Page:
Whether you experienced the original ending, or the revamped Extended Cut, it’s hard to argue that Mass Effect 3 did not, in fact, end. Commander Shepard’s story came to a blatant conclusion, presenting BioWare with the problem of what to do in terms of post-release DLC. If the developers were to add content to the end of the game, they would run into problems with linear storytelling, as each ending is drastically different from the next. Unsurprisingly, BioWare decided to create content that slots into the regular game and can be played like any other side-mission,. This method is no doubt easier and smarter, though it is a bit limiting.
In Mass Effect 3’s first expansion,”Leviathan,” Shepard is informed of a secret research project, tasked with the investigation of something called “Leviathan,” a mysterious entity that apparently killed a Reaper. Obviously a creature as powerful as this could be a very useful ally in the war against the Reapers, so Shepard sets out to discover more about what it actually is. A large chunk of “Leviathan” involves investigation, though this aspect of the game is heavily front-loaded. Players must find clues to narrow down search parameters, which lead to a new location with clues in the quest to find out what (or who) Leviathan is.
Throughout the almost-three-hour length of “Leviathan” you will take part in small skirmishes against Reaper forces, who are themselves trying to track down Leviathan whilst stopping Shepard from doing the same. These moments bring a burst of excitement to an otherwise low-key piece of content. You’ll spend most of your time in the investigation sequences, searching offices and various complexes for clues to progress. A few sections also have a brilliantly creepy atmosphere, as you wander through dimly lit rooms and are told you shouldn’t have come by their occupants.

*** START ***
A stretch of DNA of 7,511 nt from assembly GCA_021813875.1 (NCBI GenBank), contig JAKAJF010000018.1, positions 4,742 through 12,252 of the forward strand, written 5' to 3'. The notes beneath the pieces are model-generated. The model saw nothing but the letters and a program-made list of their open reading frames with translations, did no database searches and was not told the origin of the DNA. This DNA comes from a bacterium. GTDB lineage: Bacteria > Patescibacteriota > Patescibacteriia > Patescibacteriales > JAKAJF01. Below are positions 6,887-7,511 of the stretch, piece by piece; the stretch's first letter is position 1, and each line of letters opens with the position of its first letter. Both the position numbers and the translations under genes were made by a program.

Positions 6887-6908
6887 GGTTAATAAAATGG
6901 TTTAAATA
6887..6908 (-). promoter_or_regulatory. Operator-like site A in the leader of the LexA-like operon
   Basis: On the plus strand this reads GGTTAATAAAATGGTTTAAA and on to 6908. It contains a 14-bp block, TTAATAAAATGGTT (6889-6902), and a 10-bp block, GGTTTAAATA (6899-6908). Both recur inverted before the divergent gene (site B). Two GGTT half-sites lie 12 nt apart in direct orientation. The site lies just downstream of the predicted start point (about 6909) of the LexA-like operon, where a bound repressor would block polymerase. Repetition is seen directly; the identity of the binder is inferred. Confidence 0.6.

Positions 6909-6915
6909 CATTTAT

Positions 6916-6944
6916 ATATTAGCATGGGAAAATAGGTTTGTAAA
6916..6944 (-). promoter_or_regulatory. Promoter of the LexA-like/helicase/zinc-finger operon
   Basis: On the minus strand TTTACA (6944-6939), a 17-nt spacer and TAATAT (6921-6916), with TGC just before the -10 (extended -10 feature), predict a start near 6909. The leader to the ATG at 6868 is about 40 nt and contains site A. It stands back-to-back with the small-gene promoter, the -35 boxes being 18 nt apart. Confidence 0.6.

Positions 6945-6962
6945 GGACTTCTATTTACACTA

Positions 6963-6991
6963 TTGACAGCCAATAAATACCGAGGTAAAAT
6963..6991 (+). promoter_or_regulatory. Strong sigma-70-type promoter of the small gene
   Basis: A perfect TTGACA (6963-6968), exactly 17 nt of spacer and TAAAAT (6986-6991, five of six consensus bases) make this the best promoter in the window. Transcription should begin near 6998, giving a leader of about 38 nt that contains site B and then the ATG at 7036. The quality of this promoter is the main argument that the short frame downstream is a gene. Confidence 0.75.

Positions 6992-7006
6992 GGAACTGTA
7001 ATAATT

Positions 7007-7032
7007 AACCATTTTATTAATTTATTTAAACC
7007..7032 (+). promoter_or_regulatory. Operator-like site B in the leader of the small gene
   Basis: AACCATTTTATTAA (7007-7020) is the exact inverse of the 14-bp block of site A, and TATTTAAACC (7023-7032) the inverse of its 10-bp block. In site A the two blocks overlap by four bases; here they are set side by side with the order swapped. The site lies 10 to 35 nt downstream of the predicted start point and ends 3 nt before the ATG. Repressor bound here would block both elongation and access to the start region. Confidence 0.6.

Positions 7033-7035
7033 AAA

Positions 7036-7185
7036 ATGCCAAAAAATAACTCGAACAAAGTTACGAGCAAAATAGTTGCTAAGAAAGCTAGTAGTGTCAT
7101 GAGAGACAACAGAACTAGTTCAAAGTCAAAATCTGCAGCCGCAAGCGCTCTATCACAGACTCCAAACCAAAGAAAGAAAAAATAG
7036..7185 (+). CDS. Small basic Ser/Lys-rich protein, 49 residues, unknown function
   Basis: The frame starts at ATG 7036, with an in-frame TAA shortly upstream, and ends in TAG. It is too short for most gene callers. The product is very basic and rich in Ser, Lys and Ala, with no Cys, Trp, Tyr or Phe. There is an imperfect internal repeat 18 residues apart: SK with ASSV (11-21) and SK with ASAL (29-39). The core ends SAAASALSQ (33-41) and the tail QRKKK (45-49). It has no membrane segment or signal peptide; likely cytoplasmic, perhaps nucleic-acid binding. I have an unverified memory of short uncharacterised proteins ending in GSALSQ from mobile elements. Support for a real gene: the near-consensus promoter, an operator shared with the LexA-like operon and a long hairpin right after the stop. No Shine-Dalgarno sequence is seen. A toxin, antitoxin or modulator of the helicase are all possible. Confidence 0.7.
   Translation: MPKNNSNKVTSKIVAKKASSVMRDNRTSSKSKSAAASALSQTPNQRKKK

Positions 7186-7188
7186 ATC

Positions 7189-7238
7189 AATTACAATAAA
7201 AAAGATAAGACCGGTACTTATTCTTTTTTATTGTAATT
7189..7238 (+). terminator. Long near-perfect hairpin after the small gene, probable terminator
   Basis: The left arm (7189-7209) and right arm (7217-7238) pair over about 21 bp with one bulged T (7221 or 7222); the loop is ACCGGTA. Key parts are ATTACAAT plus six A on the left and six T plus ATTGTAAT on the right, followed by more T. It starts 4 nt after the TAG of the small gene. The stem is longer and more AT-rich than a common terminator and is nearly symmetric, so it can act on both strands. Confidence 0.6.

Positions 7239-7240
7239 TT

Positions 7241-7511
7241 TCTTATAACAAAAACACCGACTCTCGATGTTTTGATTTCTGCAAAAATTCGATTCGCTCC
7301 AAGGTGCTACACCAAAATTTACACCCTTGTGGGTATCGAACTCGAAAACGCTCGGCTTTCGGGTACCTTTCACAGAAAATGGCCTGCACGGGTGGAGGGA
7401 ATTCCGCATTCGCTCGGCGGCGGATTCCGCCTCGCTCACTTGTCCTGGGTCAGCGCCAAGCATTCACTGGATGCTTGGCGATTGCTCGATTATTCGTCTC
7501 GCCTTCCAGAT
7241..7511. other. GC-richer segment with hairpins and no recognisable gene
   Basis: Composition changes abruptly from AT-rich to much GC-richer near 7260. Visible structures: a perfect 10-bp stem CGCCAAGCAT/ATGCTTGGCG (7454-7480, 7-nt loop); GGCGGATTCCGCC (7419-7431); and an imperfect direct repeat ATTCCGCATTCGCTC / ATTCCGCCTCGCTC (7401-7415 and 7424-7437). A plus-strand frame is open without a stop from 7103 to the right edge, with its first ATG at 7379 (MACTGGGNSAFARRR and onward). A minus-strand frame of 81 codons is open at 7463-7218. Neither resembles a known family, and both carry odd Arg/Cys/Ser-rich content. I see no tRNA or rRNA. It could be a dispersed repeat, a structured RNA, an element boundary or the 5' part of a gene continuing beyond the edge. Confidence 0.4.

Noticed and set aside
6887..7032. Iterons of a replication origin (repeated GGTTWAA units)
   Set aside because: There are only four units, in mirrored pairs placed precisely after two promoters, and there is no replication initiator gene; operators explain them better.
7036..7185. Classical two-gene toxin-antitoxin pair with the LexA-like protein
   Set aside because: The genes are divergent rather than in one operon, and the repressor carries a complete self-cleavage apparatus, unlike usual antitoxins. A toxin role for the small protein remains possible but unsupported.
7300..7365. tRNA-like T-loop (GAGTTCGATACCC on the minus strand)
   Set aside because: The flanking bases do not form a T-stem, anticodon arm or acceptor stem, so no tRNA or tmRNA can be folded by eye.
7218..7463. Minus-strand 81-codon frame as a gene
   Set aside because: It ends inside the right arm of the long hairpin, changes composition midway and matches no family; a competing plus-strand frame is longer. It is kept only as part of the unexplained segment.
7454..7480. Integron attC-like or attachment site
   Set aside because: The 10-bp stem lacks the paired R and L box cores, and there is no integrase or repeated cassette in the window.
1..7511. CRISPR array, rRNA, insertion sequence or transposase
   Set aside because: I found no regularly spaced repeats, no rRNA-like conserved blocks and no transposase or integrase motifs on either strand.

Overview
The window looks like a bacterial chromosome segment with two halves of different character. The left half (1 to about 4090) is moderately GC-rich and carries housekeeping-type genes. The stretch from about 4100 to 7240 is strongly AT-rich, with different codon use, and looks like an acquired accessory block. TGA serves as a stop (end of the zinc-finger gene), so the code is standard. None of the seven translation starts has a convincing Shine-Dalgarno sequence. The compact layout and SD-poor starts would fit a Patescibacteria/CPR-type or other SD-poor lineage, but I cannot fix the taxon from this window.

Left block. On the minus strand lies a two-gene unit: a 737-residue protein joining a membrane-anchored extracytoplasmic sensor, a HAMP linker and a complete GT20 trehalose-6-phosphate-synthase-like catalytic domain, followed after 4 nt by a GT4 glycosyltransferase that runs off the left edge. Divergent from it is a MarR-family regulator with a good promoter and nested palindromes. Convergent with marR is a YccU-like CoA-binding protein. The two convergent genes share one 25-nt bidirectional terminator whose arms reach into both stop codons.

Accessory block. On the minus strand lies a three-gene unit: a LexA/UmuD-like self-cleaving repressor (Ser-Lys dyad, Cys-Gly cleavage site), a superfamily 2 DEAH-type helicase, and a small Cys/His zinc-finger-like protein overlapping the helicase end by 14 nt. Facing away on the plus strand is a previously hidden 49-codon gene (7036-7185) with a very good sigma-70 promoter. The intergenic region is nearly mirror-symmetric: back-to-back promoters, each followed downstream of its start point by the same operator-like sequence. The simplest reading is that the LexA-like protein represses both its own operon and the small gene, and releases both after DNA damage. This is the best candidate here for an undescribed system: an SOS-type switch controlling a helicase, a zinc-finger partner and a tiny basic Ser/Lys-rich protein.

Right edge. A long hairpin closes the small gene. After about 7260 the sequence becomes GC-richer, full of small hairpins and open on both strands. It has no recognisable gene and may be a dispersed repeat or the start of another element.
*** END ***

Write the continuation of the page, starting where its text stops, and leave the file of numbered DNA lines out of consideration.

It’s safe to say “Leviathan” contains some fairly large revelations that give context to the Reapers and their origins. Is it necessary information? Not at all. The Reapers were fine as a seemingly ageless race whose origins were so old they could barely be comprehended. That said, having this new context does little to hurt the overall universe of Mass Effect. In fact it’s immensely interesting and has me intrigued to know more.
The revelations “Leviathan” holds are wrapped in an enjoyable piece of Mass Effect 3 content, that is sure to remind fans why they love the series. There are some truly spectacular visuals toward the end too, but overall, despite being enjoyable and building on the fiction, “Leviathan” isn’t quite a must-play.
Mass Effect 3: Leviathan was developed by BioWare and published by EA. An Xbox 360 copy was purchased by the editor to review the title.